The **SUMIF formula** in Excel is simple to use. It is very intuitive for every user. It has three parameters: **range, criteria, and sum_range.**

In the example below, we will show how to combine this formula and wildcard characters.

## Use SUMIF with the Wildcard Characters

For our example, we will use a **list of products, salespersons, and sales results** for a certain product:

In terms of **wildcards**, there are two types of them that can be used: an **asterisk (*)** and a **question mark (?)**. We can use asterisks before, after, or we can surround the criteria to replace any existing characters. We can use question marks as a representation of a position in criteria where we want to allow the character.

We will use these in the following examples:

- Let’s assume that we want to find out the sales results for
**Product A**,**regardless of the product code**.

To do this, we will insert the following formula in **cell E2**:

1 |
=SUMIF(A2:A9,"Product A*",C2:C9) |

This is what the formula looks like in the sheet:

And the **result** we get will be **$31,960**, which means that both numbers from **cell C2** and **cell C6** will be included. In this formula, we only used an asterisk at the end of the name of the product we need. It replaces everything that comes **after “Product A”**, regardless of what it is. Asterisk, unlike the question mark, replaces multiple characters.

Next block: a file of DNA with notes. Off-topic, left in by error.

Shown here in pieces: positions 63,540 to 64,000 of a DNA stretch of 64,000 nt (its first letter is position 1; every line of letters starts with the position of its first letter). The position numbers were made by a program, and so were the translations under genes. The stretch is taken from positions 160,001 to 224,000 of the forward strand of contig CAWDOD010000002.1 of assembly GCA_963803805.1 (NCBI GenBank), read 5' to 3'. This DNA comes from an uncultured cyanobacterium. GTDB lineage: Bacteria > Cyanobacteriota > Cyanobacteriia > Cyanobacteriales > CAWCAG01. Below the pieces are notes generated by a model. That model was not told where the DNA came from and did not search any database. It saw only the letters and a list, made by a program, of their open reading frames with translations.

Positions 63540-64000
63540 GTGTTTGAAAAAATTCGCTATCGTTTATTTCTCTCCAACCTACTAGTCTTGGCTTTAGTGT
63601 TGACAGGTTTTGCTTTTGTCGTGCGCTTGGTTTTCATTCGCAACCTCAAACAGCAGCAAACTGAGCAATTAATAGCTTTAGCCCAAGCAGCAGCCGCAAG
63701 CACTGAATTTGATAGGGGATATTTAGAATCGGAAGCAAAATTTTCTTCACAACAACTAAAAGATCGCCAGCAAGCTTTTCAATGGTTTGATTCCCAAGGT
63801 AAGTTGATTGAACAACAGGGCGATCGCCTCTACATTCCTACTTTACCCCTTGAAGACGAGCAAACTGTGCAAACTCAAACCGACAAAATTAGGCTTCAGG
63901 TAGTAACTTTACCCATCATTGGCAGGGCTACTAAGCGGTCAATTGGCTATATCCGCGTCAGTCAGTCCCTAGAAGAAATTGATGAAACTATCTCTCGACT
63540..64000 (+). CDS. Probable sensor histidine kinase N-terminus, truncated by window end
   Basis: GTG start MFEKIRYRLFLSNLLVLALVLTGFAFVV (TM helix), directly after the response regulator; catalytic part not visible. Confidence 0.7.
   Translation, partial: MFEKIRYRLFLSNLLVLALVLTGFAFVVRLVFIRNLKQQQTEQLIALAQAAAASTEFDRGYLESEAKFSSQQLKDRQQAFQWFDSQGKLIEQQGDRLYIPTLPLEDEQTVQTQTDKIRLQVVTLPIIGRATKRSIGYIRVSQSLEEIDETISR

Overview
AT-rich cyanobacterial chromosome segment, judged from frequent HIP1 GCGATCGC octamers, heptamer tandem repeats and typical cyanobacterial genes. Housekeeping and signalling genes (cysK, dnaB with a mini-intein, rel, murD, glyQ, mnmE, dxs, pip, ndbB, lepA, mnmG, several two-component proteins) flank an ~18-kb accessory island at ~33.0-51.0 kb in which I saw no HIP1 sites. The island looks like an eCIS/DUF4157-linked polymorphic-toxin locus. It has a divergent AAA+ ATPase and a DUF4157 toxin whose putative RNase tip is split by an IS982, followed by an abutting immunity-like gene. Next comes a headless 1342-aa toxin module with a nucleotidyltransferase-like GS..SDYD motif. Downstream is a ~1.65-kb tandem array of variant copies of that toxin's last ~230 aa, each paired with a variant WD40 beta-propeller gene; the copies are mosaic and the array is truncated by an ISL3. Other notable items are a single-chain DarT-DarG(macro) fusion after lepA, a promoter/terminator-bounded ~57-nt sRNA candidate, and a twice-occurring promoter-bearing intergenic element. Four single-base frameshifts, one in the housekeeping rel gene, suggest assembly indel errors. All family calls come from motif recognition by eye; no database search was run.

- Suppose that we want to find out the sales results of all the persons that have the
**letter “o”**somewhere in the**middle of their name**. From the look of it, we can see that**Josh, John, and Alisson should be included**in the calculation.

We will put the following formula in cell F2:

1 |
=SUMIF(B2:B9,"*o*",C2:C9) |

And will get the following result:

As already said, an asterisk replaces multiple characters, and in our case, we use two asterisks to **replace the text before and after the letter “o”**.

- Now suppose that we want to know the sales results for every product that has a
**code that starts with the number 4**.

We can use a **“?” wildcard** for this purpose. We will insert the following code in **cell G2**:

1 |
=SUMIF(A2:A9,"Product ? - 4*",C2:C9) |

What this code does, is it **takes all the Products**: whether it is a product A, B, C, or any other, for that matter, in the calculation. It could be a number as well. We then **use an asterisk** to find all the products with **code number 4**. This is our end result:

To conclude, we can use **wildcards to replace multiple characters** before and after a certain text, and a **question mark to replace one character**. They can be very convenient in combination with **SUMIF, COUNTIF,** and many other formulas.